WALTHAM -- Indianapolis auxiliary Bishop Christopher J. Coyne spoke to nearly 200 priests of the Archdiocese of Boston at their annual convocation about the challenges and changes facing the priesthood as the wider Church changes. The gathering was held at the Westin in Waltham, May 21.
A Boston priest until being named auxiliary bishop of the Archdiocese of Indianapolis in 2011, Bishop Coyne spoke as a brother priest who once served as a professor and director of the pre-theology program at St. John's Seminary in Brighton.
Bishop Coyne said the Church no longer stands at the heart of a Judeo-Christian culture, but on the periphery of a secular-relativistic culture.
He called the new societal environment "mission territory," and encouraged unity within the priesthood as the Church reaches out through the new evangelization to a changing body of the faithful.
Bishop Coyne said the people served by priests have moved with time from being composed of mainly people of European descent living in the northern U.S., to being more Latino and living in the South and the West.
"The prayer of our Church is more and more one with a Spanish accent," Bishop Coyne said.
Despite the changes, he outlined the structure of a diverse priesthood in the Church, ready to meet challenges like the new evangelization, and on an archdiocesan level the new pastoral plan Disciples in Mission. He pointed to a diverse set of viewpoints in the presbyterate, as the priesthood changes and new generations join their ranks.
"Brothers, can we respect our mutual priesthood while acknowledging our differences? Can we honor the priesthood of each of us?" he asked.
He explained that older men contrast with younger men in their view of the Church, while priests from different ethnic communities can bring an entirely different perspective.
He said in counseling younger priests concerned about the behavior of older priests, he reminds the young men that they should honor their elders' priesthood and all that it stands for.
"These are the men who have stayed as priests when many of their brother priests did not. For example from 1965 to 1975, 80,000 priests worldwide left the priesthood. These men have been here for the people of God through all these years, celebrating the Mass, performing thousands of baptisms and funerals, burying the dead, caring for the sick, teaching and preaching. They stayed," he said.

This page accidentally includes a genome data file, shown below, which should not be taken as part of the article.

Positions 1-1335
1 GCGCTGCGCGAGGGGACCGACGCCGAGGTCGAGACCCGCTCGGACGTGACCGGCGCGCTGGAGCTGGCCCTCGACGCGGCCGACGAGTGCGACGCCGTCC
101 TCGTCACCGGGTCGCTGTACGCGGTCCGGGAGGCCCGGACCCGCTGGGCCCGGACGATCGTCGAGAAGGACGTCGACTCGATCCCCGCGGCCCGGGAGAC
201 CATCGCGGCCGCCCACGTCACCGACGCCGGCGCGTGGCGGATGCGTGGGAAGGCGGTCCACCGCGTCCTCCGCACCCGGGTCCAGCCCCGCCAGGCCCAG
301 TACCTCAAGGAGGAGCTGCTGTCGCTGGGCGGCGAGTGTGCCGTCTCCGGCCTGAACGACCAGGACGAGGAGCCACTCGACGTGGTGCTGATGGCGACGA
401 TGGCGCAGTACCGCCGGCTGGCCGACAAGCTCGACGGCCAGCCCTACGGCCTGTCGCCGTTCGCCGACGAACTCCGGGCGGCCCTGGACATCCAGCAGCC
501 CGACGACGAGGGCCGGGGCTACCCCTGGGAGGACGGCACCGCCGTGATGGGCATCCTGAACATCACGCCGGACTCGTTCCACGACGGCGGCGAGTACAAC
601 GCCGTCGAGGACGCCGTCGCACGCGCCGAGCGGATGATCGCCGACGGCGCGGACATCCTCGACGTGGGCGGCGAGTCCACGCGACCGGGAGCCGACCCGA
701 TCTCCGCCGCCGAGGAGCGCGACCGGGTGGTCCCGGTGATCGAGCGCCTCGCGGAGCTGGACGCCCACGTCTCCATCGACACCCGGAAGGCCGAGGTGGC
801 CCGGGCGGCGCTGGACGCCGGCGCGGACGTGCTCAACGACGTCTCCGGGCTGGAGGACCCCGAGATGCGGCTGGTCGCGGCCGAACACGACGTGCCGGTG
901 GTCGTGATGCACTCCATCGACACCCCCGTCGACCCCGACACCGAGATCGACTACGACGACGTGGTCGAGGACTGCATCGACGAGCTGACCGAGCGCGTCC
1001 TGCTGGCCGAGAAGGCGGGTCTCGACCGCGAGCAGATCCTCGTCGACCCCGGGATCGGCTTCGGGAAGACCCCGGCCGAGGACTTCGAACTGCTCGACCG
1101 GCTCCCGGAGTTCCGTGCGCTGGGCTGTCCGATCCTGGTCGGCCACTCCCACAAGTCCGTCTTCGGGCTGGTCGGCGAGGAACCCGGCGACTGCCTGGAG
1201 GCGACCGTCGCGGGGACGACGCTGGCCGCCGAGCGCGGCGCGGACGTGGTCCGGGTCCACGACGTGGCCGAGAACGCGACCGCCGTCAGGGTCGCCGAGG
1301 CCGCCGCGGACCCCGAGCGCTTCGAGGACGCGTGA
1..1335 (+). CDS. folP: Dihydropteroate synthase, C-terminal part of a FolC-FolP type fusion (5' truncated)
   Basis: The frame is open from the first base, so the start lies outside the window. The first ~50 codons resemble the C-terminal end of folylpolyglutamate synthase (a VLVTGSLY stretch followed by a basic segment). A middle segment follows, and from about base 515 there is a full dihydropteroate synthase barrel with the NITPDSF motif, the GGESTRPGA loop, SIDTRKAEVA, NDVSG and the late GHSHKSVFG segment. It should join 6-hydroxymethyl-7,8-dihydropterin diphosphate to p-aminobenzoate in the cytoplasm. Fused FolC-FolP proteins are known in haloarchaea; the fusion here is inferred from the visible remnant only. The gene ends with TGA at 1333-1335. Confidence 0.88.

"To the older brothers who are complaining about the new conservative priests, my encouragement is the same." Bishop Coyne said. "These are the men who came when the Church in the United States was in its darkest hour. When many of their generation were moving in a whole different direction, when many did not understand or agree with what they were doing and how they could commit themselves to the Catholic Church in such a way, they have come."
He said foreign born priests must be welcomed by their brother priests.
"As regards to international priests of the archdiocese, I would encourage all of us who are not FBI -- foreign-born internationals -- to respect their different cultures and to strive to get to know who they are and from where they come," Bishop Coyne said.
He used Cardinal O'Malley's oft-repeated set of three pillars needed to live a healthy priesthood -- a rule of life, a priest support group, and a yearly retreat.
"We all need the support of our brother priests. There are realities about our lives as priests that only our brother priests can understand," he said.
He also pointed to a maintained centrality of Christ in one's life as a source of strength for priests.
"What's going to draw people to the Church is to know we love Christ, and we love Christ in the Church and in each other. It's to see someone who has the fervor and the fire of Christ, and not just kind of bureaucrats of Christ sometimes that we can find ourselves coming into," Bishop Coyne said.
He asked, if priests are "in persona Christi" at times of worship, should they not seek to know Christ more and more each day.
Cardinal Seán P. O'Malley thanked Bishop Coyne and followed up with remarks after the keynote.
"We are sent to show the world the merciful face of the Father in Jesus Christ. The priestly identity is an icon of the good shepherd, but the identity depends on the relationship with the good shepherd and with the flock," the cardinal said.
He encouraged unity between the priests and with the archdiocese, using an analogy from Pope Francis.
"The Church is a field hospital, but if you are wounded and you are crawling away from the hospital, you might be crawling over landmines and through barbwire fences, and these are self-inflicted wounds. So, my appeal to all of our priests is to take care of yourselves and to allow us to help take care of you," he said.